Teams can now sign free agents from other clubs, and the early indication is that if the Royals look at free agency, they will target relievers. General Manager J.J. Picollo supported that position in a discussion with Josh Vernier last night on 610 Sports, saying that the bullpen would be “a big focus” for the Royals this off-season.
Royals GM J.J. Picollo: “I think what we need to focus on is trying to beef up our bullpen. … That’s a big focus for us.” He notes the likelihood of a 13-man pitching staff limit in 2022, necessity of multi-inning guys with options. #Royals— Josh Vernier (@JoshVernier610) November 10, 2021
Picollo elaborated to Anne Rogers of MLB.com from the General Manager’s meetings in California this week.
“Big time,” Picollo said of the priority on the bullpen. “We like a lot of our position players. Defensively, they were really sound. We’ve got a lot of promising starting pitchers that need to take that next step. But the bullpen is going to be what protects them.”
Club president Dayton Moore seemed to be on the same page, also putting emphasis on the bullpen in comments to Rogers a few weeks ago.
“Do we build the best bullpen we can and support the young starters?” Moore said last week. “The one thing we have to be mindful of always is, you don’t want to put the young starters in a position where you have to leave him out there a little too long. You don’t want to put (manager Mike Matheny) in that position, either.”
Royals relievers had a 4.65 ERA last year, fourth-highest in the American League, as well as the highest walk rate. Royals relievers also had the third-most outings on zero day’s rest in the AL, an indication that they were running on fumes at times and could use more depth.
The team has a good core of hard-throwing young relievers in Scott Barlow, Josh Staumont, and Jake Brentz. The three of them combined for 204 innings with 239 strikeouts and a 2.96 ERA. But the Royals will have to add more depth around them, to not only give Matheny more options, but to remove any temptation to overuse their valuable young relievers. Domingo Tapia showed some signs of effectiveness towards the end of last year, and Gabe Speier and Dylan Coleman could be interesting bullpen candidates. The Royals will need improvement from Kyle Zimmer and better health from Ronald Bolaños. Tyler Zuber and Joel Payamps could also be candidates for the pen, but Richard Lovelady will miss next year after Tommy John surgery, and the team let Jakob Junis go last week.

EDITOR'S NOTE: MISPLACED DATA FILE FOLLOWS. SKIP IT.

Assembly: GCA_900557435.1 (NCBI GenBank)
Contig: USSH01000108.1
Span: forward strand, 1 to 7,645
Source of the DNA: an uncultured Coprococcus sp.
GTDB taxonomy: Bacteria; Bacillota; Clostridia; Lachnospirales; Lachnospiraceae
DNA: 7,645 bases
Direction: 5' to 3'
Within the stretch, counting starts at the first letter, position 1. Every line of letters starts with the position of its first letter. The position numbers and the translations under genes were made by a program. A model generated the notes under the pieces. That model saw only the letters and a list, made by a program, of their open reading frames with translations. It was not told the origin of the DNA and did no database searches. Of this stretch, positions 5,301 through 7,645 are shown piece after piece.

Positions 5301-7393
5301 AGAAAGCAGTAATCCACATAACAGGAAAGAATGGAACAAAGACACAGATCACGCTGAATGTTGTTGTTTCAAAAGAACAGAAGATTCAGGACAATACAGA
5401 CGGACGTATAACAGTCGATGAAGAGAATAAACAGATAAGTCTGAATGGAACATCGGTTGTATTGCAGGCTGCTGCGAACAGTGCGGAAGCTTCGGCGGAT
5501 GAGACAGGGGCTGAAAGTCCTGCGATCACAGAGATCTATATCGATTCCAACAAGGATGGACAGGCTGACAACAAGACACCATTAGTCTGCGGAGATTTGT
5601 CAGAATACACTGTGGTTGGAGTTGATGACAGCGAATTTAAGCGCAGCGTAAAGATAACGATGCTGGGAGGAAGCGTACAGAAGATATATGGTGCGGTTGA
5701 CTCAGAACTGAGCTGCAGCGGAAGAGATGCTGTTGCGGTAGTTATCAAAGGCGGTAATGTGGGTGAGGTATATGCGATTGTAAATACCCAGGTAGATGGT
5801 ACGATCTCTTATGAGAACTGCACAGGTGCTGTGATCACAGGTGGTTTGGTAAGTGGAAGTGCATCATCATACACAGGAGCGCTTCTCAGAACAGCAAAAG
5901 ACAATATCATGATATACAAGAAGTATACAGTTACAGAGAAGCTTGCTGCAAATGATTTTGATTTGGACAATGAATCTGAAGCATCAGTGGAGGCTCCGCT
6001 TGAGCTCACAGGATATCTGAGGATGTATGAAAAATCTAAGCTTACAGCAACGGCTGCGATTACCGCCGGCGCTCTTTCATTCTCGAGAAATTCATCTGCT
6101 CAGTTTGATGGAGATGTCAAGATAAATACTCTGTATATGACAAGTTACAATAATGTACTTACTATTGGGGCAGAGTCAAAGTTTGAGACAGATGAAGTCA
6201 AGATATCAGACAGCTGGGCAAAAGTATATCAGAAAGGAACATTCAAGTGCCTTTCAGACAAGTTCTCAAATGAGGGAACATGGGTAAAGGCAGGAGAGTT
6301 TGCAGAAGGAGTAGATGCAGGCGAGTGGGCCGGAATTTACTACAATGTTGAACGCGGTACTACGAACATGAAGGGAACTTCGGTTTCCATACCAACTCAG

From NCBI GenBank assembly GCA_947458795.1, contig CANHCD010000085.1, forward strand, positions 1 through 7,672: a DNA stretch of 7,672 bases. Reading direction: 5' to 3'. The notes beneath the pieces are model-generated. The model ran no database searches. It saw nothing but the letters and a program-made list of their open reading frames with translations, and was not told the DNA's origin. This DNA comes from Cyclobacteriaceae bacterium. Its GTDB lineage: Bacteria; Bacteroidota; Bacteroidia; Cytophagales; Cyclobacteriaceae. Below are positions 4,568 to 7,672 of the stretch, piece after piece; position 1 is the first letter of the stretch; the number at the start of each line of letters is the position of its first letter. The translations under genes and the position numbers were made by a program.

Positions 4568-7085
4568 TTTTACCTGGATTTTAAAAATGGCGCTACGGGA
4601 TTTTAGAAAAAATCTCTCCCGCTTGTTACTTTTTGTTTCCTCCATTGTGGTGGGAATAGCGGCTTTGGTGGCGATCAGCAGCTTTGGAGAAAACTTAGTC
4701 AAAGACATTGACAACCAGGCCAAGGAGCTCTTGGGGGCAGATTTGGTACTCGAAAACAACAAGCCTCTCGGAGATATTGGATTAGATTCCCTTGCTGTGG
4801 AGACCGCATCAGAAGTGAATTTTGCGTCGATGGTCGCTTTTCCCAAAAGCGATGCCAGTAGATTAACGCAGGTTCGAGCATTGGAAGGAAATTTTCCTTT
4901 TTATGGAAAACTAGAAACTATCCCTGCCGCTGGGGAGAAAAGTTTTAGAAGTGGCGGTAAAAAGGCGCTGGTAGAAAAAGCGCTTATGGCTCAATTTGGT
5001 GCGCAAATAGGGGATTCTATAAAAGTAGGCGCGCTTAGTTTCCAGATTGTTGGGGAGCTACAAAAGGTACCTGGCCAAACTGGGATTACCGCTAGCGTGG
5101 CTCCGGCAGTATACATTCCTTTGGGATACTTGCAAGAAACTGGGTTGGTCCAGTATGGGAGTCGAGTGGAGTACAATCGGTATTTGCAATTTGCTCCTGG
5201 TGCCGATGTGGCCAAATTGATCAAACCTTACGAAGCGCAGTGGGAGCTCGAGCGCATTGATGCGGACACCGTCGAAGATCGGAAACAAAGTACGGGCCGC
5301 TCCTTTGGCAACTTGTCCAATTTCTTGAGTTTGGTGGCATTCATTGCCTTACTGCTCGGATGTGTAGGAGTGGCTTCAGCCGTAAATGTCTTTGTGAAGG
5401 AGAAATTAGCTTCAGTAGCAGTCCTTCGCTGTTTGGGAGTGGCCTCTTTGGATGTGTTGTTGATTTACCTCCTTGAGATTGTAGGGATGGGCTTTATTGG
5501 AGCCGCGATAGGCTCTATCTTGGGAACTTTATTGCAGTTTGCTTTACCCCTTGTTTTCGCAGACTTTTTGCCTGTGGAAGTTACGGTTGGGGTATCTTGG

Relievers should be in demand all over the league as teams continue to de-emphasize starting pitching and look to protect pitchers as they ramp up their innings following the pandemic-shortened 2020 season. The top tier of free agent relievers includes Raisel Iglesias, Kenley Jansen, and Mark Melancon. Collin McHugh is an interesting versatile pitcher who could sop up innings as a multi-inning reliever.
There are “proven closers” who have either had ineffectiveness recently or injury concerns - Brad Hand, Hector Neris, Kendall Graveman, Archie Bradley, Corey Knebel, Sean Doolittle, and Trevor Rosenthal. Other interesting middle relief names include Joe Kelly, Brooke Raley, Ryan Tepera, Aaron Loup, Alex Colome, Mychal Givens, and Andrew Chafin. There are also some interesting pitchers that experienced success in Japan such as Nick Martinez and Robert Suárez. The Royals have also been rumored to be interested in bringing back 38-year old free agent Ervin Santana, who had a 4.68 ERA in 65 1⁄3 innings as a long reliever and spot starter.
As for starting pitching, Moore seemed to indicate the Royals would not be pursuing a top shelf name in comments to Alec Lewis of The Athletic.
“We’d love to get a top-of-the-rotation guy,” Moore said, “but when’s the last time we signed one?”
The Royals will have several rotation candidates for spring training, with Mike Minor, Brad Keller, Brady Singer, Carlos Hernández, Kris Bubic, Jackson Kowar, Daniel Lynch, Jon Heasley, and Angel Zerpa all possibilities.
“Like always, what we’ll do in building our team is, we’ll look internally,” Moore said. “Then we’ll look to make trades. Then we’ll explore the free-agent market. … It’s going to be really difficult for us to sign a starting pitcher.”
With so much of the future dependent on the development of their young pitchers, the Royals will seek to protect them as much as they can. Adding some bullpen depth could not only aid in the long-term development of the pitching staff, it can help the Royals improve in the standings after losing 13 games when leading going into the sixth inning. They don’t have to be “HDH”, but an improved Royals bullpen could go a long way.